If you’re on a Unicode-based OS, and you’re trying to read something encoded in Shift-JIS, and you’re getting errors about a small number of illegal characters that can’t be converted to Unicode in an otherwise perfectly-reasonable file, it’s not Shift-JIS, it’s CP932.
Windows Code Page 932 includes mappings for characters like 〝 and 〟, which do not exist in S-JIS.
…and that’s another hour of my life that I want back.
[Update: the luit conversion tool in X11 supports Shift-JIS only, and silently discards CP932 extensions. I’m not sure what else is available for Linux users; I just do it with a Perl one-liner.]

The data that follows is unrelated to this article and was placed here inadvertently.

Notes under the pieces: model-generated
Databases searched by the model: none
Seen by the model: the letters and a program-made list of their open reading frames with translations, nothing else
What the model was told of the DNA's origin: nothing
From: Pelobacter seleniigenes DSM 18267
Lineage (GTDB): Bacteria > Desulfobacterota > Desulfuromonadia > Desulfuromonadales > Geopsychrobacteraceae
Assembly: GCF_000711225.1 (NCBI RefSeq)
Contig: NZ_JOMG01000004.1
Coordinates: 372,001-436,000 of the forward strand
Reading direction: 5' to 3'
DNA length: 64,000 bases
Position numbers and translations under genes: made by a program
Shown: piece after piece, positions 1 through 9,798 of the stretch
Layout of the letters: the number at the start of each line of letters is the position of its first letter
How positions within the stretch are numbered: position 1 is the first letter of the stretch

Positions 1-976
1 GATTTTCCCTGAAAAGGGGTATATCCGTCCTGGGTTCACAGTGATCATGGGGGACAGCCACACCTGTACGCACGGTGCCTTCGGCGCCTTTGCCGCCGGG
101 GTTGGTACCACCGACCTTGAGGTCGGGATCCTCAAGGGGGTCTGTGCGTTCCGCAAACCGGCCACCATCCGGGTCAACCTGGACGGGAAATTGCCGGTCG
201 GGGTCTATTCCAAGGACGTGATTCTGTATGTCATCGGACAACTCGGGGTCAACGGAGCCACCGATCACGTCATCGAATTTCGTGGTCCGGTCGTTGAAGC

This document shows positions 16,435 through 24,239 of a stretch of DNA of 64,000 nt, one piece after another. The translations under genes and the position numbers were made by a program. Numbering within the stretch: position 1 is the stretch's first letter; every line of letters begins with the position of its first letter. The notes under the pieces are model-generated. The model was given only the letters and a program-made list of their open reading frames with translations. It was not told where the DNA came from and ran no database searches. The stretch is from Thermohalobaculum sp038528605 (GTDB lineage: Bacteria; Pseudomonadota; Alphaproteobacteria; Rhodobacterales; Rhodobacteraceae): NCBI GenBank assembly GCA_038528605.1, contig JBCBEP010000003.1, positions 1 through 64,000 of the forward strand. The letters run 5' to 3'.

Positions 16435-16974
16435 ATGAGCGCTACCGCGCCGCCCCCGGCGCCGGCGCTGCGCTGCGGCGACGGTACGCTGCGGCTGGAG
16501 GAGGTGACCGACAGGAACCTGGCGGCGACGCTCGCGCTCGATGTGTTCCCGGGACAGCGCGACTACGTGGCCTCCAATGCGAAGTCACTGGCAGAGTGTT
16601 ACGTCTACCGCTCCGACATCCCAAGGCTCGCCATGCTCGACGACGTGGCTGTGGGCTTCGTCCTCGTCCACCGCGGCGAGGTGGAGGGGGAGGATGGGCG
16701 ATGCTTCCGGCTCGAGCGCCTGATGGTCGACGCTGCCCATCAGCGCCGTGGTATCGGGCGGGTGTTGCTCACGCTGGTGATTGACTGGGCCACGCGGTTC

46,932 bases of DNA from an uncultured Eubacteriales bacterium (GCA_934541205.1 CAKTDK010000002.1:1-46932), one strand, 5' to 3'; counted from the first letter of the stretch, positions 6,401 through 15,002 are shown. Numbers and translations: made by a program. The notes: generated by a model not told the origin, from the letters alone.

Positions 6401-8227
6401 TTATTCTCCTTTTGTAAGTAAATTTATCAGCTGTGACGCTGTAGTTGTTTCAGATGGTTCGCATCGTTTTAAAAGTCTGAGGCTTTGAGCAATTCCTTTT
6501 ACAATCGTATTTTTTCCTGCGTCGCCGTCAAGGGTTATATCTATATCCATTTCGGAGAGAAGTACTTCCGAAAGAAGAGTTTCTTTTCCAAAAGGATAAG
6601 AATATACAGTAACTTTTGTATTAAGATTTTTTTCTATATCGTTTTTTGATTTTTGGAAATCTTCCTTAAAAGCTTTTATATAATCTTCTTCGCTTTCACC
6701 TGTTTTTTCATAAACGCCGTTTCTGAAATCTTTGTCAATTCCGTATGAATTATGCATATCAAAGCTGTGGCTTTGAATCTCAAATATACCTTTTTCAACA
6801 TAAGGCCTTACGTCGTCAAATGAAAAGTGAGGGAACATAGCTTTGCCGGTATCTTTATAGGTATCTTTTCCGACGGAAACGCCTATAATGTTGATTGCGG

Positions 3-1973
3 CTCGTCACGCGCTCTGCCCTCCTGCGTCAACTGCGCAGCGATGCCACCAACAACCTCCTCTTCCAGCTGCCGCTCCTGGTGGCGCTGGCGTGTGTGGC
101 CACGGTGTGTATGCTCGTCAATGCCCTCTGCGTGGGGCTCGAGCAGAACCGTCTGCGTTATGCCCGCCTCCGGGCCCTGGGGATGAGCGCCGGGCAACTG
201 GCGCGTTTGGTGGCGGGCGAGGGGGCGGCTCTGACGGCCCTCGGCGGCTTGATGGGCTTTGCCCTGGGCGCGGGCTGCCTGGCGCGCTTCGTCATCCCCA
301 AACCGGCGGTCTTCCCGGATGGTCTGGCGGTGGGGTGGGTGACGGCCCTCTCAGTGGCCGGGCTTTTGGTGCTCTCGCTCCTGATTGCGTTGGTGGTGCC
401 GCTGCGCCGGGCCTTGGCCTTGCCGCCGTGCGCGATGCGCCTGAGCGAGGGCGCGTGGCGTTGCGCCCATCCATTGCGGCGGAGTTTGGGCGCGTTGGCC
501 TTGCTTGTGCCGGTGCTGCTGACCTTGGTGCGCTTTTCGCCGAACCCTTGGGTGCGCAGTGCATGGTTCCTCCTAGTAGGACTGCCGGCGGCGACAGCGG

[oh, and there’s yet another name for this encoding: Windows-31J. And there are several other incompatible variants of Shift-JIS that require guesswork on the part of the decoder, making the continued resistance to Unicode frankly baffling. (except for not-very-smartphones, where hardware and software limits have made support for multiple encodings tricky)]